First summary of previous blog posts.
Part 1: We defined SQL Azure and discussed advantages of SQL Azure
Part 2: We created an Azure account and created our very first SQL Azure database
Part 3: We discussed about the provisioning and the billing model of SQL Azure
Part 4: We discussed the SQL Azure Architecture
Part 5: We discussed the SQL Azure Security Model
Part 6: We discussed how to migrate databases to SQL Azure
Part 7: We discussed how to improve performance of SQL Azure DB and options for planning backup and restore strategies.
Part 8: We discussed administrative tasks related to SQL Azure.
Part 9: We discussed about Developing SQL Azure applications.
Part 10 A: We discussed about SQL Azure Data SYNC and SQL Azure Reporting
As summarized, above list were the set the topics that you need to know to get started with SQL Azure. In addition, I hope that I have given you an idea of what SQL Azure has to offer. Using this knowledge, I would like you to encourage and explore the use cases of SQL Azure. For instance – this case study: http://www.microsoft.com/casestudies/Windows-Azure/Flavorus/Ticketing-Company-Scales-to-Sell-150-000-Tickets-in-10-Seconds-by-Moving-to-Cloud-Computing-Solution/4000011072 . In couple of sentences, what they do is they spawn large number of databases that are used for a small amount of time by an application that requires high-throughput. Therefore, it is the perfect example of how SQL Azure opens new set of possibilities and at the same time, SQL Azure tries it best to support the traditional SQL Server centric scenarios. To understand better the difference between SQL Azure and SQL Azure, conceptually following image may help:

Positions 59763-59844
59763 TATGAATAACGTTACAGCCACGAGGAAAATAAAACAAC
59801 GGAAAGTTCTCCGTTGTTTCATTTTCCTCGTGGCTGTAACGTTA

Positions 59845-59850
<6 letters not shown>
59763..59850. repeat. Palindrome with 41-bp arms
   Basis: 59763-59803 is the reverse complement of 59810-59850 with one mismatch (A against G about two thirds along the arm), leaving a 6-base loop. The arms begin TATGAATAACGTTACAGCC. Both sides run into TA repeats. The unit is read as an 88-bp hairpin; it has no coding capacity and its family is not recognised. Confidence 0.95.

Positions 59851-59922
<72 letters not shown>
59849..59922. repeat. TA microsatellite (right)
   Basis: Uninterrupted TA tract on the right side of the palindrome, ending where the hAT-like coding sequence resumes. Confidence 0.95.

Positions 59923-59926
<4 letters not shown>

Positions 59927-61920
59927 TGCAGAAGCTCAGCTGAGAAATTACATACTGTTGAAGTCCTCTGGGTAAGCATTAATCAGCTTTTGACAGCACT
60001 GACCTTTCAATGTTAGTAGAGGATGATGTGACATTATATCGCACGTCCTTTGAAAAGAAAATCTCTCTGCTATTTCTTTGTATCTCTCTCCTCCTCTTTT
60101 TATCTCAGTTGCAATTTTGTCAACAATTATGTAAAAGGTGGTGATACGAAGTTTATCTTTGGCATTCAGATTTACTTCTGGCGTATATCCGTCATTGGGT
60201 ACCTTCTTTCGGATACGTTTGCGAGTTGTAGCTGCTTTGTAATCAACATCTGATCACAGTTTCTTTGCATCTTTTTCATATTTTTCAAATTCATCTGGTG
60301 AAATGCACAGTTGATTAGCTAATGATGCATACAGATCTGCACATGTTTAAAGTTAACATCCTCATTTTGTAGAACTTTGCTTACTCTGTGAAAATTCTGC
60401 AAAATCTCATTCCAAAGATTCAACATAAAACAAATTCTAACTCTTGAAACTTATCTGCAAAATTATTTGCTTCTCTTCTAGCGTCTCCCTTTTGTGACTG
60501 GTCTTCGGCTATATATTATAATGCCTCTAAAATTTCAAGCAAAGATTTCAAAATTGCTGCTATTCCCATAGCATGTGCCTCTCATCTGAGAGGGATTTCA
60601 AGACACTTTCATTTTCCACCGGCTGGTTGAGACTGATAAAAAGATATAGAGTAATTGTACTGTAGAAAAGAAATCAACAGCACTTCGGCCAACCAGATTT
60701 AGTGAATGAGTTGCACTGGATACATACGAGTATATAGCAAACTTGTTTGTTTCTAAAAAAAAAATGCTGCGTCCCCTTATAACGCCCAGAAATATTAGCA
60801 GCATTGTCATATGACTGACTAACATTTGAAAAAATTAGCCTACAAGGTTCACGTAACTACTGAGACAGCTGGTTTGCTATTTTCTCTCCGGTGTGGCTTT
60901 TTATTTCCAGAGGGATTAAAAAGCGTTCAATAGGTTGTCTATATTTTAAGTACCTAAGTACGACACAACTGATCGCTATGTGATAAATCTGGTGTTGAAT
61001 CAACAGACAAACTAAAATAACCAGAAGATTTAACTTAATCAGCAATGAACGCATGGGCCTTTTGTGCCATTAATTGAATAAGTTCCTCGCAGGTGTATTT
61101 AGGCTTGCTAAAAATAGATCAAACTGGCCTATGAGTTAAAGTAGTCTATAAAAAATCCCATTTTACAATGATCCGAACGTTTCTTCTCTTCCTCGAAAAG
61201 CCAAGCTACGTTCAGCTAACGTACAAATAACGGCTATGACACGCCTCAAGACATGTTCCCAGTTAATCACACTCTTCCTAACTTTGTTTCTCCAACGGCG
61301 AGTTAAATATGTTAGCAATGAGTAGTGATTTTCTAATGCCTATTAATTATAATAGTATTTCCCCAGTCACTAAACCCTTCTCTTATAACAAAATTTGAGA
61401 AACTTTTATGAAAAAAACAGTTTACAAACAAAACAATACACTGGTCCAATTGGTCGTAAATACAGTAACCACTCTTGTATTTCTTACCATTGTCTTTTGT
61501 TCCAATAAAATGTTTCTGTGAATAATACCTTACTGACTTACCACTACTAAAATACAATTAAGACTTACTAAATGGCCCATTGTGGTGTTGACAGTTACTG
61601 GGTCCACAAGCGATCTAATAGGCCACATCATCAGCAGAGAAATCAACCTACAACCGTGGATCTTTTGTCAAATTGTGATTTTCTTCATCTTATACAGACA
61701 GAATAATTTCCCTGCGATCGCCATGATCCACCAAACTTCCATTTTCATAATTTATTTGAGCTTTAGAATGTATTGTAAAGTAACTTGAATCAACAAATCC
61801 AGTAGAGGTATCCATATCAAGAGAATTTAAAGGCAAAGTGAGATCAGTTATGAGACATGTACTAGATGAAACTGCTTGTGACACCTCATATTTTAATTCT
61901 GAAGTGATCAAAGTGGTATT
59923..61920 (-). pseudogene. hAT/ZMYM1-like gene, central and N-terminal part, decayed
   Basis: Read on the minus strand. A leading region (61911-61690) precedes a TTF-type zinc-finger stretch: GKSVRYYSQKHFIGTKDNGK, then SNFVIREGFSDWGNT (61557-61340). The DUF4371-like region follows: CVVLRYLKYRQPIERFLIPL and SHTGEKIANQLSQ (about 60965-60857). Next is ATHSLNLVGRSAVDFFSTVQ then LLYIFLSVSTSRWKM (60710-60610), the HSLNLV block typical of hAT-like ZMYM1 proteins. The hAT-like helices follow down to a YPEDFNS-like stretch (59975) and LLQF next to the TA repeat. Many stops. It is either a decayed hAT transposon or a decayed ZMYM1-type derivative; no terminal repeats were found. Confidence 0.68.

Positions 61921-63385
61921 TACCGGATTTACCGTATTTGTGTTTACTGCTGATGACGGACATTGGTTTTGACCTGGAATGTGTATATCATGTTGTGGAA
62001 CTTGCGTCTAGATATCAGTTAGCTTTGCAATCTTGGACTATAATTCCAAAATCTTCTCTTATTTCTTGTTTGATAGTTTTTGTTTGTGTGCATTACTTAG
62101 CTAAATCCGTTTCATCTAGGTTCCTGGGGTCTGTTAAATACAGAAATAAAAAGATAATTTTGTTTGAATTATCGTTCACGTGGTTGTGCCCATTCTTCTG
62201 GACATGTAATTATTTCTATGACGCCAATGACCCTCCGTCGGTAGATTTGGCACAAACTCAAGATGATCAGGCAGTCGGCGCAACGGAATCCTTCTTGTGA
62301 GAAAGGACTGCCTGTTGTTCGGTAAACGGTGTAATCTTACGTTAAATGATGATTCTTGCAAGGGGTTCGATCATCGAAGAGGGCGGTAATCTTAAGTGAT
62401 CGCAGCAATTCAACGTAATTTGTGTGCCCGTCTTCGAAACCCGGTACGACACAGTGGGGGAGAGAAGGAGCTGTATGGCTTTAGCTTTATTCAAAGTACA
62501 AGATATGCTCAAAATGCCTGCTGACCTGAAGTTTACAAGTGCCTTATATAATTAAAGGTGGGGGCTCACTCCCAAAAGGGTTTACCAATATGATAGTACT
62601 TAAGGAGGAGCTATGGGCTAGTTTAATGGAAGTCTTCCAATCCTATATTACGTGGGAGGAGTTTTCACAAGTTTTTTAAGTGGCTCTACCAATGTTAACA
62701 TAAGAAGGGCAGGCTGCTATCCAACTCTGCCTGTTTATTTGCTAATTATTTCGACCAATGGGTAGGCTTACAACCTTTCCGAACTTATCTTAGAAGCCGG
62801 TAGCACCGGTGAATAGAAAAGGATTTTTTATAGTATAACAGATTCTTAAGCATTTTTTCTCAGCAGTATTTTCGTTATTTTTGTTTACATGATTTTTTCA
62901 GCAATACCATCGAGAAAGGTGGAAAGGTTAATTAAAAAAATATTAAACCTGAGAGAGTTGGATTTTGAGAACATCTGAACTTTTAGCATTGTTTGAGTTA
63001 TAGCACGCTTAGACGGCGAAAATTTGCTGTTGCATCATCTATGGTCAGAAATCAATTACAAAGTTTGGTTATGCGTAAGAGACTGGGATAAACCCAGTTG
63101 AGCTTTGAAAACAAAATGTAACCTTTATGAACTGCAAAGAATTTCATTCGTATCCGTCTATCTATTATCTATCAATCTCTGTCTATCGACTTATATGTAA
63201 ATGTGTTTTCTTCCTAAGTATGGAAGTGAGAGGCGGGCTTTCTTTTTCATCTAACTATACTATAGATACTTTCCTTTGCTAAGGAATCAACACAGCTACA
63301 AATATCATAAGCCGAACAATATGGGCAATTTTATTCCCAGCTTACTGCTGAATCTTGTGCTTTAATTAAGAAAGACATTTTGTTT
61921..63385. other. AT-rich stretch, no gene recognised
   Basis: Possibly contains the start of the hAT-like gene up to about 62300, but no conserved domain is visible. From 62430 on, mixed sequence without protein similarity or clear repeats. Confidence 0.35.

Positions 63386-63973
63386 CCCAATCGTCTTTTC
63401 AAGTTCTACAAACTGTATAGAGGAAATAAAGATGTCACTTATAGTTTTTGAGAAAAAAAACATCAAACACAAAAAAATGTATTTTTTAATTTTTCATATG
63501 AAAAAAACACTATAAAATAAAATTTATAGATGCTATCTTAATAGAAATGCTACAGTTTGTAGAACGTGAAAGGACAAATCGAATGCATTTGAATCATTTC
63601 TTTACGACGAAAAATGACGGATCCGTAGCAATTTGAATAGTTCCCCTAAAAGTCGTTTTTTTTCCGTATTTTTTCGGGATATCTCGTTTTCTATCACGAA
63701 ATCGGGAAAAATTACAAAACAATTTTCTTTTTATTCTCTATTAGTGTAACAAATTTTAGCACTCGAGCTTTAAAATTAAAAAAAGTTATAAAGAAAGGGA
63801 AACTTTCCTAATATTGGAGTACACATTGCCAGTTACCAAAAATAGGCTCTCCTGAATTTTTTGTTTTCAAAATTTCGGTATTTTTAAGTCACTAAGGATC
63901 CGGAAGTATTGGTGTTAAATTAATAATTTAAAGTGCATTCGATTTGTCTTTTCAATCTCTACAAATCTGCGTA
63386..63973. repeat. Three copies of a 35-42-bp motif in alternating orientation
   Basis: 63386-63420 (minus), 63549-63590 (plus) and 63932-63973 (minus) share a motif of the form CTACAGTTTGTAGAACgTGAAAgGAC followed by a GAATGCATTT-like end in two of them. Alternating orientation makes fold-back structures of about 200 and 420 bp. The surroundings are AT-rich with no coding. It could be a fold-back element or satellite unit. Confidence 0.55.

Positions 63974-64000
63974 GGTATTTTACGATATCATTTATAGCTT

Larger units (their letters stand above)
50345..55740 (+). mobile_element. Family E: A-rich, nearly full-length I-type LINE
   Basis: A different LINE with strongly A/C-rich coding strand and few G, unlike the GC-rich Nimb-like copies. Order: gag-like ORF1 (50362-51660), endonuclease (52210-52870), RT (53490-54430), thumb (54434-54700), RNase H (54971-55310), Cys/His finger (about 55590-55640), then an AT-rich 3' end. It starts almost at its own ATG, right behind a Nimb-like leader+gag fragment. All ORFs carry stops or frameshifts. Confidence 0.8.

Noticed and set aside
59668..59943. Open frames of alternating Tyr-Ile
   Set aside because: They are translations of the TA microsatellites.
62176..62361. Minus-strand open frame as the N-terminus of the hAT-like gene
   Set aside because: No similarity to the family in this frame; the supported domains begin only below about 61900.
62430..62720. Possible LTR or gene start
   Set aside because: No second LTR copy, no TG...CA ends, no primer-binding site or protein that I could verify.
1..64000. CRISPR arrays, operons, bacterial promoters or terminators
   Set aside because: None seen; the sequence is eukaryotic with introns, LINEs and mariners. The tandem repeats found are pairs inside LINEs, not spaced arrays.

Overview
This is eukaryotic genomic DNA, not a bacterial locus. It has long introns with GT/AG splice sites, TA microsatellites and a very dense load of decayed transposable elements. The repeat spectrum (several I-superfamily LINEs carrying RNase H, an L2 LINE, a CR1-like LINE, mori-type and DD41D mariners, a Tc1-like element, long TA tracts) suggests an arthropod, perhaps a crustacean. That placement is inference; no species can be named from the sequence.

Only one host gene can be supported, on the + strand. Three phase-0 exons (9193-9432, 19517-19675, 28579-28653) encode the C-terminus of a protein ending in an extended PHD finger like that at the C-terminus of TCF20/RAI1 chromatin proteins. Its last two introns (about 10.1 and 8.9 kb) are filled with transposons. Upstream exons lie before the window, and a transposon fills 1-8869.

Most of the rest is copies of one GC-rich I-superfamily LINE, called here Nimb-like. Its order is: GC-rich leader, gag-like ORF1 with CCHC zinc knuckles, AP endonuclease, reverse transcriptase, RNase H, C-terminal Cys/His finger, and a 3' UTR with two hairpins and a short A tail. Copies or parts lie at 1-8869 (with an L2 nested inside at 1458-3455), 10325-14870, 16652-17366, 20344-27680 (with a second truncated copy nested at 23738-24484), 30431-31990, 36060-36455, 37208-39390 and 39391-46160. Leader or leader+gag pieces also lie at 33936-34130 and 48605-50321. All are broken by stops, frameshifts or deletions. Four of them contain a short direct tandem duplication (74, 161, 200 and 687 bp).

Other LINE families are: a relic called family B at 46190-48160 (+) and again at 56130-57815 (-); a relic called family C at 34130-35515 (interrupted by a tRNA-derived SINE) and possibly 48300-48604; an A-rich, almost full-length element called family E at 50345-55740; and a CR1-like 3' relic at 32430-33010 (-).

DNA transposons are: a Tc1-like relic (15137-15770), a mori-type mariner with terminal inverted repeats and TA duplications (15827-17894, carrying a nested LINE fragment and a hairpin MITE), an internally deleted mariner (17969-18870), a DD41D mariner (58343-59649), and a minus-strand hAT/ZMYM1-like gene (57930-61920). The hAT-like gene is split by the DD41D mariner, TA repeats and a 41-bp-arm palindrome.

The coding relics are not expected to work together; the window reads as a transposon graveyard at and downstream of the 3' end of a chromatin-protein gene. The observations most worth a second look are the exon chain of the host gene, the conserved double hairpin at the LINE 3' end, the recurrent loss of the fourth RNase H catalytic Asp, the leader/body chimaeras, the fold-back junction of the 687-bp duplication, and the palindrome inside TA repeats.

Both solutions are essentially Microsoft’s RDBMS but are different in certain manners. I have tried to point the differences during the series – and I hope you understand that there is a difference from architecture standpoint as well as from technical (Developer, DBA) standpoint.
Moreover, when the series was being written – SQL Azure federations was not publicly available but, good news is that it is now open for public! SQL Azure federations provide the out of the box solution for “scaling out” your databases. To learn more about this unique feature, you can go to http://msdn.microsoft.com/en-us/library/windowsazure/hh597452.aspx
In addition, I would say that SQL Azure has rapid service update cycles. Therefore, within a year, you may find 4-5 service updates. To keep track of what is new in SQL Azure, please visit: http://beyondrelational.com/whatisnew/sqlserver/azure.aspx. In addition, few upcoming projects are posted on SQL Azure labs. Check those projects out! Link: http://www.microsoft.com/en-us/sqlazurelabs/default.aspx
In addition, have a look at SQL Azure Interview QA’s and I hope you are now able to answer these questions! http://blog.sqlauthority.com/2011/07/25/sql-server-azure-interview-questions-and-answers-guest-post-by-paras-doshi-day-25-of-31/
At the end, I thank you for following the series and I hoped you got a head start on SQL Azure.